Brij Mohan Lall, J.
1. This purports to be an application under Section 345 (5A), Criminal P. C.
2. Six persons were convicted by a Magistrate 1st Class of Gorakhpur of offences punishable under Sections 147, 323 and 447, I. P. C. They preferred an appeal which was heard by the learned Additional Sessions Judge of Gorakhpur. He set aside the conviction under Section 447, I. P. C. but maintained the convictions under the remaining two sections. Thereafter a revision was preferred to this Court which was rejected.
3. An application has now been presented jointly on behalf of the complainant and the convicted persons praying that the offence under Section 323, I. P. C. may be permitted to be compounded. No such request is made in respect of the offence under Section 147, I. P. C. for the obvious reason that that offence is not compoundable. Sub-section (5A) of Section 345, Cr. P. C. lays down that:
'A High Court acting in the exercise of its powers of revision under Section 439 may allow any person to compound any offence which he is competent to compound under this section'.
4. A plain reading of this section makes it clear that this power can be exercised only while the Court is acting in the exercise of its power of revision under Section 439, Cr. P. C. The Court begins to so act from the time it admits the revision and continues to exercise the revisional power till the revision is disposed of. The moment the revision is decided the Court becomes 'functus officio'. In other words, the power can be exercised during the pendency of the revision only. It will, therefore, follow that this Court has no jurisdiction left now to entertain an application for compounding the said offence.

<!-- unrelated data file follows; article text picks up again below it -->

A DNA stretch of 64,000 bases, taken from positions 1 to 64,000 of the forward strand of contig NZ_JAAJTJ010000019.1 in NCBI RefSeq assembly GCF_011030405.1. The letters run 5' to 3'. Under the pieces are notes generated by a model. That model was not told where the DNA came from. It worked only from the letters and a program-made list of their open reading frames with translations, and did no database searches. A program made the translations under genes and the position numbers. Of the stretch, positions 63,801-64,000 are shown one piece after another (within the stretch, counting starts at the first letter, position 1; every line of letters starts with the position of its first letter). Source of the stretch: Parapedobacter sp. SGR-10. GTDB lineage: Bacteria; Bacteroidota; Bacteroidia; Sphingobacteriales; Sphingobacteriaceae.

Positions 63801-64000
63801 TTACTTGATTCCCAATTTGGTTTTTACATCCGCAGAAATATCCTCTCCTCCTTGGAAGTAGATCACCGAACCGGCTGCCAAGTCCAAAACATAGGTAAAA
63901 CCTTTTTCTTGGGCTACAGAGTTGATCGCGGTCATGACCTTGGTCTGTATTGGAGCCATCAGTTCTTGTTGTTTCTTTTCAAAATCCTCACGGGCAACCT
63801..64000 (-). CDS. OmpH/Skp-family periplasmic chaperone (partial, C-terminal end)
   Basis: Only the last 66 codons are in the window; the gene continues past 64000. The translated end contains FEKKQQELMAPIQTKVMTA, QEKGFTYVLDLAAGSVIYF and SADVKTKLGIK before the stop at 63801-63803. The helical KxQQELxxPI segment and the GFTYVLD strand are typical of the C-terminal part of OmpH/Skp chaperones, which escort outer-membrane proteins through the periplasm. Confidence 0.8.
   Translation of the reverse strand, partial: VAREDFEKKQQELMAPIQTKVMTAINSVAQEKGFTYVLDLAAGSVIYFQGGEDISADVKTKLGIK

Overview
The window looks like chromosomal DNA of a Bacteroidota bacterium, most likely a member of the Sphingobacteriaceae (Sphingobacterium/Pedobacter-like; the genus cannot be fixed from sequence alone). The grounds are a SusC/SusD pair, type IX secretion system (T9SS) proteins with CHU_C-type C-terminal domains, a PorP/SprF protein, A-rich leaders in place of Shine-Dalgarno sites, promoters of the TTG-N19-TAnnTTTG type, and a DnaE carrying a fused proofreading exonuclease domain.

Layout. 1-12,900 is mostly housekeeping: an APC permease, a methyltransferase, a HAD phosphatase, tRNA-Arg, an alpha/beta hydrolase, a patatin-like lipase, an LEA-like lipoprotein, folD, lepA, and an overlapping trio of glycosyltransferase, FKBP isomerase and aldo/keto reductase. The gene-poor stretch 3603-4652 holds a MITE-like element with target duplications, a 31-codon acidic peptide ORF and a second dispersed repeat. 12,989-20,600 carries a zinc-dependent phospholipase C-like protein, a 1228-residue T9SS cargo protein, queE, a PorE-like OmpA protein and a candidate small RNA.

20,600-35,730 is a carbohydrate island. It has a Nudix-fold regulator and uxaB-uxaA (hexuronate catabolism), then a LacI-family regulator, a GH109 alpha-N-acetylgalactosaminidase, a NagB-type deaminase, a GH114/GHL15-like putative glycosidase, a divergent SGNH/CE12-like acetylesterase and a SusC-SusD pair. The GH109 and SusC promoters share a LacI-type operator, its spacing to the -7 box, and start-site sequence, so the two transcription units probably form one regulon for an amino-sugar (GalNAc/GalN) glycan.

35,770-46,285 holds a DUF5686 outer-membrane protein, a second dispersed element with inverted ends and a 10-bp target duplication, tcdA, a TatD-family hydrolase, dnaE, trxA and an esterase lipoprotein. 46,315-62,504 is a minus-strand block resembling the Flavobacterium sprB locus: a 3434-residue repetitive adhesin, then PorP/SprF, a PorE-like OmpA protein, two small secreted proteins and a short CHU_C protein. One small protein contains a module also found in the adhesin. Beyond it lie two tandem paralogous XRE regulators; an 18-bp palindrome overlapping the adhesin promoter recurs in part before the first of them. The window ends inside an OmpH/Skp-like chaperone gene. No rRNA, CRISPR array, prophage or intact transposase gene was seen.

5. It is argued that Sub-section (5A) is a newly inserted section which was enacted by Act 18 of 1923 with a view to grant special jurisdiction to this Court. The obvious reason for enacting this provision of law was that while jurisdiction to permit compounding of offences was conferred by Sub-section (5) on an appellate Court, there was no express provision empowering a Court of revision to accord similar permission. To fill up this lacuna Sub-section (5A) was enacted. It could not have been the intention of the Legislature to confer a power on this Court to sanction the compounding of offences even after the dismissal of the revision. By entertaining this application the Court will be entertaining a second revision after disposing of the first. This is not permissible under the law.
6. Reliance was also placed on Section 561A, Cr. P. C. which empowers this Court to
'make such orders as may be necessary to give effect to any order under this Code, or to prevent abuse of the process of any court or otherwise to secure the ends of justice'.
But this section also does not cover a case like the present one. The sanction for compounding the offence is not needed to give effect to any order passed under the Criminal Procedure Code, nor is it needed to prevent the abuse of the process of the Court. Nor can it be argued that this order is needed to secure the ends of justice. Justice has already been done and the guilty have been punished. The real reason why the partieswant to compound the offence is that the stigma which attaches to the convicted persons as a result of the conviction may be removed and better relations may be established between the parties in future. The object may be laudable but certainly it cannot be contended that it will secure the ends of justice.
7. Having given the matter my best consideration and having heard learned counsel for the parties I am of the opinion that there is no jurisdiction left in this Court to sanction such a compromise.
8. The application is rejected.